When I did a documentary on my breakdown and depression last year, I said that it must be hard bordering on impossible for someone who does not get depression fully to understand what it is like. 

The best description I could come up with is that it is like being dead and alive at the same time. 

It is a feeling I know well. It is a feeling Stephen Fry knows well. It is one he has articulated so well. It is why when I wrote All In The Mind, he was one of the first people I sent it to, and typically generously, he allowed me to use some of his comments on the cover. So when Stephen Fry tweets that he is depressed, and thinking about giving up on Twitter, I join with others in assuming he is in that kind of state. I have sent him a private message. But my public message is that it is no good anyone saying, as people do, well what does he have to be depressed about, what with being incredibly successful, well-off and hugely popular?

That is not how it works. Depression just is. It comes in and takes you over and even if your rational mind knows it will pass, you feel like it is defining your reality for ever.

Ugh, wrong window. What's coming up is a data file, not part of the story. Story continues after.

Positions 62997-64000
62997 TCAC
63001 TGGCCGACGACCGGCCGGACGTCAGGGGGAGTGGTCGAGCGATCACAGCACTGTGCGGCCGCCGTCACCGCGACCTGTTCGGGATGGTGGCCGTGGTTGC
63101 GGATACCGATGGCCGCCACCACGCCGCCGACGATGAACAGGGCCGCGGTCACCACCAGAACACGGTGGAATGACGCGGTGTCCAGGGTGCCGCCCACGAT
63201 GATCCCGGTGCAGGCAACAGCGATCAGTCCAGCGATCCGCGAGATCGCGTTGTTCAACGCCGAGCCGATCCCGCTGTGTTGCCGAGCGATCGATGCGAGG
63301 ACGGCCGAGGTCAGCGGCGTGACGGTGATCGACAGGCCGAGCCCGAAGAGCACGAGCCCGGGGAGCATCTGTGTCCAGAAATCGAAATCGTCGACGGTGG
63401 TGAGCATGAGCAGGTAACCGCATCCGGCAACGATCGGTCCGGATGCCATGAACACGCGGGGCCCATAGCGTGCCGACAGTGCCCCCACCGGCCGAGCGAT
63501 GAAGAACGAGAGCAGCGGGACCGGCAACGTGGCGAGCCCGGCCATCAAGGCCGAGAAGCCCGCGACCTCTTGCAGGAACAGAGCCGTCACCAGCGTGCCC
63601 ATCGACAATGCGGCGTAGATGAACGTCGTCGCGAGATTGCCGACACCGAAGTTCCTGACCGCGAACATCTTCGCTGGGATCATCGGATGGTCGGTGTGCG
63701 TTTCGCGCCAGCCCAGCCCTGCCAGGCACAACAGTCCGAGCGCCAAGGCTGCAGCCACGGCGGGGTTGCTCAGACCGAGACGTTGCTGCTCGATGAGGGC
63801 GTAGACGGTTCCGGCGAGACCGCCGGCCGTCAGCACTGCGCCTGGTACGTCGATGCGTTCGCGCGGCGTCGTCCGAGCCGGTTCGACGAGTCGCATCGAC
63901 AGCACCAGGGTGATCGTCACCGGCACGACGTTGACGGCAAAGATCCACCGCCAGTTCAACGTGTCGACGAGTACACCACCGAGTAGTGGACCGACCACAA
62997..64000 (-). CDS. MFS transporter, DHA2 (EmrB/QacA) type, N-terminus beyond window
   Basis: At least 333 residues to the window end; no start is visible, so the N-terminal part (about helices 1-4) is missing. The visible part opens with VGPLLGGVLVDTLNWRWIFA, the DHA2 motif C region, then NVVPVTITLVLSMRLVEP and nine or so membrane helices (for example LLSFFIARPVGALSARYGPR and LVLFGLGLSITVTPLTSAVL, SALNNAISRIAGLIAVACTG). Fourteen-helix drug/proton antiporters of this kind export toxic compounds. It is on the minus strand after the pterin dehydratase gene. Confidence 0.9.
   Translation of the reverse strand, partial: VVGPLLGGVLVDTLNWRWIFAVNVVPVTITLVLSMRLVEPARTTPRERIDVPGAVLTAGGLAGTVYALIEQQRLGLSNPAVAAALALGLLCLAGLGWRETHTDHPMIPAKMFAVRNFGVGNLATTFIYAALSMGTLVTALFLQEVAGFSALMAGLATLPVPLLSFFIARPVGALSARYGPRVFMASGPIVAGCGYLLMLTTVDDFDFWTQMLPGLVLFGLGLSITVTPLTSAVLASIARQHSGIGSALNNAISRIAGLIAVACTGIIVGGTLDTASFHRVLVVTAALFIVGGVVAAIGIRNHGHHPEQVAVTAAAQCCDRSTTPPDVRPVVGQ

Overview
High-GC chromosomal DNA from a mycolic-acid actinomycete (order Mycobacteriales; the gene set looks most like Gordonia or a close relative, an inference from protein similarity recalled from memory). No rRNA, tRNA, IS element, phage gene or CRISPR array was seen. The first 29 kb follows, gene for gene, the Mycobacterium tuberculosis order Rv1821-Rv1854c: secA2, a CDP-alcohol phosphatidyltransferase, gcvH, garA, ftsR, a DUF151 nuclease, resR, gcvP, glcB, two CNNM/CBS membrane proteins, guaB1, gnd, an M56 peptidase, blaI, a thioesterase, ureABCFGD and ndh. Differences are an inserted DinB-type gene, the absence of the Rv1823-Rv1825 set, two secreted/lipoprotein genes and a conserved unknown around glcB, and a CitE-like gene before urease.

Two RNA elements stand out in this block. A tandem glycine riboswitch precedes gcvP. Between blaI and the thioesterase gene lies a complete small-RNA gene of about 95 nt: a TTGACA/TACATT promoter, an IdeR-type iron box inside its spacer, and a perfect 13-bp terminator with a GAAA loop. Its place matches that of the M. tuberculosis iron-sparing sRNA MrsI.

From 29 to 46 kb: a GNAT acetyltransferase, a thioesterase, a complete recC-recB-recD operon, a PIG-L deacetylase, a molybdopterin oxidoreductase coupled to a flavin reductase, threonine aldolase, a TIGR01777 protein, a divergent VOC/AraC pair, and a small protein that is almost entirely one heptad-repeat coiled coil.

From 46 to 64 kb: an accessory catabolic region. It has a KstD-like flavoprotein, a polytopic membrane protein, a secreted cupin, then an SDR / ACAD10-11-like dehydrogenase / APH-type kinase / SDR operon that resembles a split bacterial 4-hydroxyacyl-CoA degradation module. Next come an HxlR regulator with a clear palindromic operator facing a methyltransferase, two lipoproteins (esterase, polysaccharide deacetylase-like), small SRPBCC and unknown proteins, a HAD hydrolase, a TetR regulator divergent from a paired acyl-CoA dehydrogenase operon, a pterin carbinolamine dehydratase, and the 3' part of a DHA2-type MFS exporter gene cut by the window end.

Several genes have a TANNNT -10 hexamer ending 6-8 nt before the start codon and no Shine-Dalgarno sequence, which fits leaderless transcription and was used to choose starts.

It is being assumed, because Stephen made his comments in response to a twitterer who said he found his tweets ‘boring,’ that this is what triggered it. But it is almost certainly not so, that other factors will have been at play, and I doubt whether Stephen would be very happy if the twitterer in question was subject to a Jan Moir style avalanche. 

I know Stephen fairly well. He is a really nice man as well as being extraordinarily clever and talented. 

When recently he agreed to do one of our ‘Audience With’ sessions for Leukaemia Research, a packed theatre hung on every word as he recalled key episodes in his life and career. 

He talked about his bipolar depression and recalled the time life got so on top of him that he fled a play he was appearing in, prompting a huge media frenzy which, in his depressed state, he had never imagined would ensue. He might well be feeling the same now, knowing that to some extent he is ‘public property’ but wishing when depressed that he could just be left alone. 

He also talked about Twitter, and the role it was playing in changing the way people communicate and consume media. 

Coming in the wake of the Jan Moir and Trafigura incidents, he was at pains to dispute the idea that his huge Twitter following made him some kind of leader. He clearly did not see himself in that way. 

Lots of people are saying they hope he does not stop tweeting because his followers enjoy what he has to say. I would simply say he should stop it or not, according to what he wants, and try not to worry too much about what anyone else is saying. 

He knows he has got through depressed periods before, and will do so again. He knows too it is part of what makes him such a creative talent, which in turn is why so many people follow him, and worry about him too.